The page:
To date, the most significant Year 2000 insurance coverage disputes have focused on a rather arcane provision-the “sue and labor” clause.

This clause, which originated hundreds of years ago in marine insurance, is found today in some all-risk property policies. Although the specific terms vary widely, sue and labor provisions generally require the policyholder to protect or preserve the insured property in case of actual or imminent covered loss. To encourage such efforts, the insurer generally promises to reimburse a portion of the policyholder’s reasonable expenses. An example of a reimbursable expense might be the reasonable costs of salvaging sunken goods from the ocean floor.

This content has been archived. It is available through our partners, LexisNexis® and Bloomberg Law.

To view this content, please continue to their sites.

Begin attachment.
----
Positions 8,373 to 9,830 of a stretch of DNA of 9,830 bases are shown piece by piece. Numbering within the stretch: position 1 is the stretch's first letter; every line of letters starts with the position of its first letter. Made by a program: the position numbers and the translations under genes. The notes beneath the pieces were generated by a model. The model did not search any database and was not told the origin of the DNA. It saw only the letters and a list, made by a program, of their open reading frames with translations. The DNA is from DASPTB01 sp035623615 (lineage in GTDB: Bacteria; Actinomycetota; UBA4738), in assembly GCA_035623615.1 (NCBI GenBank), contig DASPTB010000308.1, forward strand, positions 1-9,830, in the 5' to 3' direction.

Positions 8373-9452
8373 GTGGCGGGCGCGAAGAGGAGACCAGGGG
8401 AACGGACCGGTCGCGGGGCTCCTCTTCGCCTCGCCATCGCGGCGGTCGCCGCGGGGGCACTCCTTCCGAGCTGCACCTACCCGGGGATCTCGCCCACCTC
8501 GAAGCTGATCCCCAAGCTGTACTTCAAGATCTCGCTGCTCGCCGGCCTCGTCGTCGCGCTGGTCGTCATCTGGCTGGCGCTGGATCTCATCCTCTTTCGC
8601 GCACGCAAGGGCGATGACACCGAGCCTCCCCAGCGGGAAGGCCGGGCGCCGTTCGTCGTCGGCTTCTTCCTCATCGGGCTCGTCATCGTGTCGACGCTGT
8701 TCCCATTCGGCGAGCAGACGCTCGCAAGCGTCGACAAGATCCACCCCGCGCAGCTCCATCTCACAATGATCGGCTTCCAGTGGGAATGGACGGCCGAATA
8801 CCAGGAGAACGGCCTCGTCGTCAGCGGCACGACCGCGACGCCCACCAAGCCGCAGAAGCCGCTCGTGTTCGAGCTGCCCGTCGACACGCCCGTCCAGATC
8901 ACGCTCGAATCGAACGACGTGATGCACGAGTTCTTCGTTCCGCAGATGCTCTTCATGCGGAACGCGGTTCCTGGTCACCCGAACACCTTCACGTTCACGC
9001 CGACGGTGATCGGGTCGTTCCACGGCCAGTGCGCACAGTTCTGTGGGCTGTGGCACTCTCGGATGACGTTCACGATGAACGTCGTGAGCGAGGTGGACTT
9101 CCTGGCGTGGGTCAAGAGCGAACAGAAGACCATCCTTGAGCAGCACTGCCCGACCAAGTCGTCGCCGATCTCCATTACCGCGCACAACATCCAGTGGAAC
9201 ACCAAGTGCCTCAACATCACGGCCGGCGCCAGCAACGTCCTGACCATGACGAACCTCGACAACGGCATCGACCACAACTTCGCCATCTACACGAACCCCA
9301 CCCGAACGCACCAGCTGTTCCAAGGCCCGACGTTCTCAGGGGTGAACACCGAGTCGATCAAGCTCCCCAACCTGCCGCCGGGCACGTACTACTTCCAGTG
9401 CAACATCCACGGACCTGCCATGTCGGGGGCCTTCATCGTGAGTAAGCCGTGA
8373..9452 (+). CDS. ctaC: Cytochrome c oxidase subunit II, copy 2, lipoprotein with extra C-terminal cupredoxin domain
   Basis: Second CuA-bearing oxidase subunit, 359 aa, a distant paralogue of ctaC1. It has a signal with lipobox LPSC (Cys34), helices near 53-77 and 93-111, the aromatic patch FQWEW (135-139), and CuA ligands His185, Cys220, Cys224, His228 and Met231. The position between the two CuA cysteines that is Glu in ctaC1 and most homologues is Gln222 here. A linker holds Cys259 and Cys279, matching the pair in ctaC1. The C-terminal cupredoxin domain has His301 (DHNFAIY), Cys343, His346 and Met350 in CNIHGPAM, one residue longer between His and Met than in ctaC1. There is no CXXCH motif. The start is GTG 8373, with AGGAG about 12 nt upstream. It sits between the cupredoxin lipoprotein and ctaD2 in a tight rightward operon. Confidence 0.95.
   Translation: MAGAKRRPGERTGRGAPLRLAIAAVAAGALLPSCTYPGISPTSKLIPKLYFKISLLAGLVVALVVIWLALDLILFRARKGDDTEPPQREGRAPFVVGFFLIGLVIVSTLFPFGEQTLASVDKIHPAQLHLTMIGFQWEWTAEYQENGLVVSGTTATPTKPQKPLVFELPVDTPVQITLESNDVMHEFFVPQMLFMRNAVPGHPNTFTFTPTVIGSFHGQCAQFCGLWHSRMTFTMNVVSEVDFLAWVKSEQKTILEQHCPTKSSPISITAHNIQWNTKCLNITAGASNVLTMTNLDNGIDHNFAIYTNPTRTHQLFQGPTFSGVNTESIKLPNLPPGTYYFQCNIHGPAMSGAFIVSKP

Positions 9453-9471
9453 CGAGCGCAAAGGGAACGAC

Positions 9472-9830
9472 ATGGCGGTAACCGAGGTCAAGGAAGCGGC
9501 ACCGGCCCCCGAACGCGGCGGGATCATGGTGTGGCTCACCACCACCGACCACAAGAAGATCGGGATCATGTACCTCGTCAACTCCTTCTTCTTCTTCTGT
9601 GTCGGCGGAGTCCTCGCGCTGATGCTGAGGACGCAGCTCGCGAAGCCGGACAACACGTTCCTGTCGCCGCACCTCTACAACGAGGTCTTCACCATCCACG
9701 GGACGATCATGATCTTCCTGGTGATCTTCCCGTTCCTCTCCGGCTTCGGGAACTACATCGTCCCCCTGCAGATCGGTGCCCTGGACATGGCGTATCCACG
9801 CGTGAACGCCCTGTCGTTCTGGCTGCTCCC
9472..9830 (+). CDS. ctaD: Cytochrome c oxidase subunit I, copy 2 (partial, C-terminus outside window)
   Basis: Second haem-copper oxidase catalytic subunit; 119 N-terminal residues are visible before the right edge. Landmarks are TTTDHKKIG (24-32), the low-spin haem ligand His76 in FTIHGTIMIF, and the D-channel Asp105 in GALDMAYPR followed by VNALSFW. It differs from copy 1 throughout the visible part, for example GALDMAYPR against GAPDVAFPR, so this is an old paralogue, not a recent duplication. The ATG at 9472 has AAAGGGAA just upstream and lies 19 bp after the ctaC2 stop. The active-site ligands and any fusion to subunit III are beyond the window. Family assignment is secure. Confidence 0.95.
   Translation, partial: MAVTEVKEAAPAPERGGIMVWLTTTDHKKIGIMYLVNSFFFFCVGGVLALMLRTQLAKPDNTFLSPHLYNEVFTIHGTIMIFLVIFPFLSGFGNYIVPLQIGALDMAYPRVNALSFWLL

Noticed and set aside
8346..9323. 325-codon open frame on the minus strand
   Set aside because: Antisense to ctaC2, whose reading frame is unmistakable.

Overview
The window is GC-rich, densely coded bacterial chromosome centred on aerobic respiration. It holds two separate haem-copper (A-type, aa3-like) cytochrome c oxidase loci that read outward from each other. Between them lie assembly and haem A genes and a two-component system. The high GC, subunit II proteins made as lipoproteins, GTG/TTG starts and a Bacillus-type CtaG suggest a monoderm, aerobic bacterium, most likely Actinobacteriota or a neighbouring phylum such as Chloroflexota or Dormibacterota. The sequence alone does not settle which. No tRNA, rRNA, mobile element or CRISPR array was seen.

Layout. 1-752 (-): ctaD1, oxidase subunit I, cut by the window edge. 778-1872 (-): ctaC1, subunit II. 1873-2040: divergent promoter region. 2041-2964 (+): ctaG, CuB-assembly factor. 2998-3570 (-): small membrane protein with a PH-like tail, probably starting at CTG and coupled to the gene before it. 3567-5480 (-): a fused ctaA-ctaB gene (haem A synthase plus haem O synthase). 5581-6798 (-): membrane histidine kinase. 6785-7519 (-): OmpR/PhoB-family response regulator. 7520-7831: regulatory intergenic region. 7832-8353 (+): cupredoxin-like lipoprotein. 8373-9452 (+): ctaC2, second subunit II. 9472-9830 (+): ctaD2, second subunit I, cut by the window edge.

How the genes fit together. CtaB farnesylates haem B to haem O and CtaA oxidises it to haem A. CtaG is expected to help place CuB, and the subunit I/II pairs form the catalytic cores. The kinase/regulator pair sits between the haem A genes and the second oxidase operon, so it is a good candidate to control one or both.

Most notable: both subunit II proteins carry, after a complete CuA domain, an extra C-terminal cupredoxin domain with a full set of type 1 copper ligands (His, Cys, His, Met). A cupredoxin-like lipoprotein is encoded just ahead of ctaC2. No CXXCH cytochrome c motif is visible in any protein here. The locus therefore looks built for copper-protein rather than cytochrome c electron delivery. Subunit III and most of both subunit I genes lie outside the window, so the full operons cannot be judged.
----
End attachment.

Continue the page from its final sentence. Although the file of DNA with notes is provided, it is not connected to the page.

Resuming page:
Not a Lexis Subscriber?
Subscribe Now

Not a Bloomberg Law Subscriber?
Subscribe Now

Why am I seeing this?

LexisNexis® and Bloomberg Law are third party online distributors of the broad collection of current and archived versions of ALM's legal news publications. LexisNexis® and Bloomberg Law customers are able to access and use ALM's content, including content from the National Law Journal, The American Lawyer, Legaltech News, The New York Law Journal, and Corporate Counsel, as well as other sources of legal information.

For questions call 1-877-256-2472 or contact us at [email protected]